AMHERST, Mass. – A poll conducted the week after the 2018 mid-term election of Massachusetts voters by the University of Massachusetts Amherst shows a slight early lead in support for former Vice President Joe Biden over both Vermont Senator Bernie Sanders and Massachusetts Senator Elizabeth Warren in the 2020 Democratic presidential primary.
When asked who they would support today in the 2020 Democratic presidential primary among nine possible candidates, 19 percent of respondents indicated Biden, with 14 percent supporting Sanders and 11 percent supporting Warren. Rep. Beto O’Rourke, who gained national attention while taking on Texas Senator Ted Cruz in the 2018 mid-term, finished fourth with 10 percent. Twenty-seven percent of voters indicated they were undecided.
Biden also had the strongest support among male voters, with 23 percent saying they would vote for him, compared to 13 percent who favored Sanders. Thirty percent of male voters said they were undecided. Warren and Biden tied at 15 percent for female voter support, followed by 14 percent for Sanders. Twenty-four percent of female voters said they were undecided.
“While Senator Warren has emerged as a front runner for the Democratic nomination, she trails both Senator Sanders and former Vice President Biden in her own state. If she wants to win the White House she will have to tend to her own backyard,” says Tatishe Nteta, associate professor of political science and director of the UMass Poll.
Sanders is the favorite of younger voters ages 18-29 with 23 percent supporting him, followed by 15 percent for both O’Rourke and Warren. Seventeen percent of young voters said they were undecided. Biden performed well across all education levels, though Sanders holds a slight edge among those with a high school education or less.
Questions asked in the poll regarding current Massachusetts lawmakers’ job approval sheds light on why Warren may have trouble in 2020. While her job approval among female voters was 62 percent, the poll found only 49 percent for male voters approve of her performance. The poll found that men were half as likely as women to support Warren in the 2020 presidential primary. And while 74 percent of young voters (age 18-29) approve of her performance in the Senate, only 48 percent of voters 55 or older approve. She holds the support of 6 percent of these older voters for a potential 2020 run for the White House.
“If you are looking for how Warren might construct a coalition to win the presidential nomination, focus on three groups: women, young people and liberals. Those voters supported her in big numbers in her Senate re-election,” said Raymond La Raja, professor of political science and associate director of the UMass Poll.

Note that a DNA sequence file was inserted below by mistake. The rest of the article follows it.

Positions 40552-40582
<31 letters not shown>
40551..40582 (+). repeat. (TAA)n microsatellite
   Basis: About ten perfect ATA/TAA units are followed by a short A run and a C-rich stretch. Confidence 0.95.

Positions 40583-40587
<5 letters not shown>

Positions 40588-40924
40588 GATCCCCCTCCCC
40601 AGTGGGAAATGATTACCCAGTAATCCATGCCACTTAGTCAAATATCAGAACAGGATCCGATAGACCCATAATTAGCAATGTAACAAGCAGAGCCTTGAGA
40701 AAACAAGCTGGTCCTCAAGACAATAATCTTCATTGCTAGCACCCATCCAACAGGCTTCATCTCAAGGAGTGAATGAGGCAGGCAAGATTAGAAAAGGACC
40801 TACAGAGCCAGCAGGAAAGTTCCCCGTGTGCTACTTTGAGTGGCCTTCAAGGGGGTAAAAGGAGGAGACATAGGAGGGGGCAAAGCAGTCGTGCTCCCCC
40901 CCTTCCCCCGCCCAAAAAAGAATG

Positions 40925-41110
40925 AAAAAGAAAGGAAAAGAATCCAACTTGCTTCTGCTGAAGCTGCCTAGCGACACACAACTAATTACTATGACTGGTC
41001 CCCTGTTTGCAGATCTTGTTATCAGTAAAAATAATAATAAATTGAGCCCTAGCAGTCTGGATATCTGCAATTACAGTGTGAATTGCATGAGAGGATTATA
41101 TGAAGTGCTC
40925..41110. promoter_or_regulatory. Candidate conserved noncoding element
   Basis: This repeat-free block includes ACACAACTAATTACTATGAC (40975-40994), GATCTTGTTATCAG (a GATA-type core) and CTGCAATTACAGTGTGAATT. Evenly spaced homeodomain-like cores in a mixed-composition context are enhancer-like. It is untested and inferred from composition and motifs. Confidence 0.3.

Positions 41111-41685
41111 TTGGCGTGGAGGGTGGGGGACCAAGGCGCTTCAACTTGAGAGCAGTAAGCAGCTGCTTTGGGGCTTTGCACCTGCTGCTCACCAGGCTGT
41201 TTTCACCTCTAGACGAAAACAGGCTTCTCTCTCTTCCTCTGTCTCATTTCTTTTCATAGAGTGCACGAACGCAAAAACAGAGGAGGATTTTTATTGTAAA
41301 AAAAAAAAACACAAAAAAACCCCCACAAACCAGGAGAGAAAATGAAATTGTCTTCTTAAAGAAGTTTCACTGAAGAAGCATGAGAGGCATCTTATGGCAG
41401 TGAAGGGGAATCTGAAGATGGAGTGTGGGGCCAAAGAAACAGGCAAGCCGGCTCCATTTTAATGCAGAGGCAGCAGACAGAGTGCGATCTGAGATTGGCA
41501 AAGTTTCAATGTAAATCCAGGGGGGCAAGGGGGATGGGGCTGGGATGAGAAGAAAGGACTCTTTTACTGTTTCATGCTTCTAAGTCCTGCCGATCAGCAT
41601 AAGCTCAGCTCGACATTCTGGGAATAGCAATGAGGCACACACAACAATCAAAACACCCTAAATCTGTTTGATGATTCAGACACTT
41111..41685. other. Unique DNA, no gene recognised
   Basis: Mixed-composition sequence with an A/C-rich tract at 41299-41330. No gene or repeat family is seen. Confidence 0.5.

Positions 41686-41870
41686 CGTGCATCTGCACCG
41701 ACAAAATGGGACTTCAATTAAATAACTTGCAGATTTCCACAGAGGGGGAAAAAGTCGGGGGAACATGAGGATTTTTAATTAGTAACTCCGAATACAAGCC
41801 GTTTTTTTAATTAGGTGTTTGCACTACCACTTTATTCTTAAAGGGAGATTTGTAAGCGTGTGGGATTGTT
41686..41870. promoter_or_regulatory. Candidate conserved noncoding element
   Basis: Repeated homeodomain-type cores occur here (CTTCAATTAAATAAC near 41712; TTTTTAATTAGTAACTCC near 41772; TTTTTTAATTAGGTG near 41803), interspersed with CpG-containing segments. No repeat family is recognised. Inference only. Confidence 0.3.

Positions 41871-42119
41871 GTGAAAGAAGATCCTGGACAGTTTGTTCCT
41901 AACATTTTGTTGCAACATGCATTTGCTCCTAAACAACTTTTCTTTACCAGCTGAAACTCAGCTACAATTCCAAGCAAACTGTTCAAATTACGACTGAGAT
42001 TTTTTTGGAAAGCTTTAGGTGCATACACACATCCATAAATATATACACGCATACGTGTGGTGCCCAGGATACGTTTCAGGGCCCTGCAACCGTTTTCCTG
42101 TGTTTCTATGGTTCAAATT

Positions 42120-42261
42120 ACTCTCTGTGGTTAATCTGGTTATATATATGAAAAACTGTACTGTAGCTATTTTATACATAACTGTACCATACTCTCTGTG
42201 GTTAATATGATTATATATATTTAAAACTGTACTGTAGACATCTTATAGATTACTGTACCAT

On the Republican ticket, respondents were asked who they would choose if the Republican primary were held today. President Donald Trump was supported by 40 percent of voters polled, followed by Massachusetts Governor Charlie Baker at 30 percent, with 16 percent saying they were undecided. Baker did better than Trump with female voters, 38 to 27 percent, while Trump performed better with male voters at 55 to 23 percent. Should Trump decide against running for re-election in 2020, Baker has the most support among Massachusetts voters at 33 percent to Vice President Mike Pence’s 26 percent, with 22 percent undecided.
“Charlie Baker owns this state,” La Raja says. “He has sky-high approval numbers, he seems immune from the backlash against Trump and the national GOP, and the voters think things are going well in Massachusetts while Washington is falling off the cliff. He won 45 percent of Democrats – that’s an astounding percentage in this era of polarization when the vast majority of partisans refuse to vote for someone in the other party. And women love him, too; with an approval rating of 73 percent he exceeds even Elizabeth Warren by 10 points. Another way to think about it is to compare Baker to the president who stands at just 26 percent approval among Massachusetts women – Baker has the approval of three times as many women.”
“While Baker enjoys bipartisan support from the state’s electorate, it is clear that Warren is viewed through a partisan lens,” Nteta says. “While more than 90 percent of the state’s conservatives, Republicans and Trump voters disapprove of the job that Warren has done in Washington, close to 90 percent of Democrats, liberals and Clinton voters approve of Senator Warren’s job performance.”
In the race for U.S. Senate in Massachusetts in 2020, when Sen. Edward Markey will be up for re-election, Massachusetts Attorney General Maura Healey holds a razor-thin edge over Markey, 27 to 26 percent, with 35 percent undecided. When paired against U.S. Rep. Seth Moulton, Markey has a slight lead, 29 to 25 percent, with 38 percent undecided.
Healey is favored slightly over Markey with male voters, 36 to 33 percent; while Moulton is strongly favored 38 to 30 percent over the current senator. With women, Markey holds a slight advantage over Healey and a larger margin over Moulton. Healey is very popular with young voters, ages 18-29, with 45 percent of the vote, compared to Markey’s 24 percent. Markey tops Healey with voters ages 32-54 (32 to 26 percent) and those over 55 (31 to 27 percent). Markey also leads Moulton in all age groups except with voters over 55.
The UMass Poll, conducted online by YouGov Nov. 7-14, has a margin of error of 4.1 percent among registered voters. It included 796 respondents, of which 750 registered Massachusetts voters were assembled into the final dataset. Established in 2010, the UMass Poll has provided political polling for Massachusetts, New Hampshire and national races.
For additional results of the November UMass Poll, see:
Complete topline results for the November UMass Poll are available for download HERE.
Complete crosstabs for the November UMass Poll are available for download HERE.
- Department News/General